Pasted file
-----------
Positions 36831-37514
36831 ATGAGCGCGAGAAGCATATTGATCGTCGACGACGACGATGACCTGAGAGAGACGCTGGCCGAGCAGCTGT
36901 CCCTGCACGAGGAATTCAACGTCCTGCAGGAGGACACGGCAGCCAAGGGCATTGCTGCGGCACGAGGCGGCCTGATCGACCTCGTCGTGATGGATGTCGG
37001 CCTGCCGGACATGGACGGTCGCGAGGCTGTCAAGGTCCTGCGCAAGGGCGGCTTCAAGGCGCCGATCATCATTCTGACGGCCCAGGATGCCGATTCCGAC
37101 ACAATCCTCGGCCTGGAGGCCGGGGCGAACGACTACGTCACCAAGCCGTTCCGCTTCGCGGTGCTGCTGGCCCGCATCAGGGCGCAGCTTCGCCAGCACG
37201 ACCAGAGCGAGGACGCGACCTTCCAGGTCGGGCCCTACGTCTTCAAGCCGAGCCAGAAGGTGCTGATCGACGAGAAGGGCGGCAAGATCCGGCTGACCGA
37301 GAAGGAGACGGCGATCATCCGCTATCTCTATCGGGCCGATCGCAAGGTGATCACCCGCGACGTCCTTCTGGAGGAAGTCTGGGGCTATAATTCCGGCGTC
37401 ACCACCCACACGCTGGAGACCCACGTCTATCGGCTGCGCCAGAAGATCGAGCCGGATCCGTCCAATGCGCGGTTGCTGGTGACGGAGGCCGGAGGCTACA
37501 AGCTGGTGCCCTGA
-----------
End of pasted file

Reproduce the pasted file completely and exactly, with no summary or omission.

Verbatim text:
Positions 36831-37514
36831 ATGAGCGCGAGAAGCATATTGATCGTCGACGACGACGATGACCTGAGAGAGACGCTGGCCGAGCAGCTGT
36901 CCCTGCACGAGGAATTCAACGTCCTGCAGGAGGACACGGCAGCCAAGGGCATTGCTGCGGCACGAGGCGGCCTGATCGACCTCGTCGTGATGGATGTCGG
37001 CCTGCCGGACATGGACGGTCGCGAGGCTGTCAAGGTCCTGCGCAAGGGCGGCTTCAAGGCGCCGATCATCATTCTGACGGCCCAGGATGCCGATTCCGAC
37101 ACAATCCTCGGCCTGGAGGCCGGGGCGAACGACTACGTCACCAAGCCGTTCCGCTTCGCGGTGCTGCTGGCCCGCATCAGGGCGCAGCTTCGCCAGCACG
37201 ACCAGAGCGAGGACGCGACCTTCCAGGTCGGGCCCTACGTCTTCAAGCCGAGCCAGAAGGTGCTGATCGACGAGAAGGGCGGCAAGATCCGGCTGACCGA
37301 GAAGGAGACGGCGATCATCCGCTATCTCTATCGGGCCGATCGCAAGGTGATCACCCGCGACGTCCTTCTGGAGGAAGTCTGGGGCTATAATTCCGGCGTC
37401 ACCACCCACACGCTGGAGACCCACGTCTATCGGCTGCGCCAGAAGATCGAGCCGGATCCGTCCAATGCGCGGTTGCTGGTGACGGAGGCCGGAGGCTACA
37501 AGCTGGTGCCCTGA